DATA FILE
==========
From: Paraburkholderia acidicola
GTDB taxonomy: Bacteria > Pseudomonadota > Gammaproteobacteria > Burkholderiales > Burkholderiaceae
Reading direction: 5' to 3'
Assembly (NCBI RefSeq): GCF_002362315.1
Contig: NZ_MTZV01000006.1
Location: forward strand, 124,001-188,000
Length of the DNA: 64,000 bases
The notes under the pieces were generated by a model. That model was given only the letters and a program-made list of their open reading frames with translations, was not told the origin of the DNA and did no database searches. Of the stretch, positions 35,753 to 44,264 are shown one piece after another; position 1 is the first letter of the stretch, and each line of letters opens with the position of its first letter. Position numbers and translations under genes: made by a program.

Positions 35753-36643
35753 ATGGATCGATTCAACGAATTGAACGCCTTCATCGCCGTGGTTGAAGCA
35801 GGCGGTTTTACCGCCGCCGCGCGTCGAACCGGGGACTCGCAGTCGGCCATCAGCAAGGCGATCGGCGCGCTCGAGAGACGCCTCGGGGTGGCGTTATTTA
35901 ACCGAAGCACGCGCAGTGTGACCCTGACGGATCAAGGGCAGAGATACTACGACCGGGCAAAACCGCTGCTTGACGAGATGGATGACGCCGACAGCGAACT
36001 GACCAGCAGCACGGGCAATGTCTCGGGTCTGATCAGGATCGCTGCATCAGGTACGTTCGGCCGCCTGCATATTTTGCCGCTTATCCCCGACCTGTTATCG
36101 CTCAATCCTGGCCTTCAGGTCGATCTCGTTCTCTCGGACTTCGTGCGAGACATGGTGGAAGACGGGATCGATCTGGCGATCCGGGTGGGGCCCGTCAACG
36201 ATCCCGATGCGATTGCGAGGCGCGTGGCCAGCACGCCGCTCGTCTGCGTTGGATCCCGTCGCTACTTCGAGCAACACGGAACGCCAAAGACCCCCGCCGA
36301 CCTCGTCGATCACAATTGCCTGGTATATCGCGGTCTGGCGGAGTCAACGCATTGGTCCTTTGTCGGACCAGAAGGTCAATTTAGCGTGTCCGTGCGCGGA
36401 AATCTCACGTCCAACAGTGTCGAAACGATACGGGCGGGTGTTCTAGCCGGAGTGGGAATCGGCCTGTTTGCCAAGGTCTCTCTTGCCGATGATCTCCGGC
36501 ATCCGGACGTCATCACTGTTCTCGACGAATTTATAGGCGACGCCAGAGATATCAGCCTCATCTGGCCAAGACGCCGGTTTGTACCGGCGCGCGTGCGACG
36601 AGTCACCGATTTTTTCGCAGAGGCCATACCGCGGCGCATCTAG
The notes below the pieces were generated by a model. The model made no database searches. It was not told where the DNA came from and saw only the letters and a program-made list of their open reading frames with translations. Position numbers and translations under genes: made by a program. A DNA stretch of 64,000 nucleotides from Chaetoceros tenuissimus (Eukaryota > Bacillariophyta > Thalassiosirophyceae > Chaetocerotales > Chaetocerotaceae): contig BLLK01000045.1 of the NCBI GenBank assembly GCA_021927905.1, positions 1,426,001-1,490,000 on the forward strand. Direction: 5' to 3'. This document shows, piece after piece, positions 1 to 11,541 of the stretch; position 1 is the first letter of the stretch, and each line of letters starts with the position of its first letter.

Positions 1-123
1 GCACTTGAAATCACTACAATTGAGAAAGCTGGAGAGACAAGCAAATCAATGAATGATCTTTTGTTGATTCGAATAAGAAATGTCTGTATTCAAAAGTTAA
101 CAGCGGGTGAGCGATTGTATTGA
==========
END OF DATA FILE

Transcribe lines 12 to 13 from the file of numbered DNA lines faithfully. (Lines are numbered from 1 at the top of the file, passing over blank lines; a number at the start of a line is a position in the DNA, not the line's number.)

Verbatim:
35901 ACCGAAGCACGCGCAGTGTGACCCTGACGGATCAAGGGCAGAGATACTACGACCGGGCAAAACCGCTGCTTGACGAGATGGATGACGCCGACAGCGAACT
36001 GACCAGCAGCACGGGCAATGTCTCGGGTCTGATCAGGATCGCTGCATCAGGTACGTTCGGCCGCCTGCATATTTTGCCGCTTATCCCCGACCTGTTATCG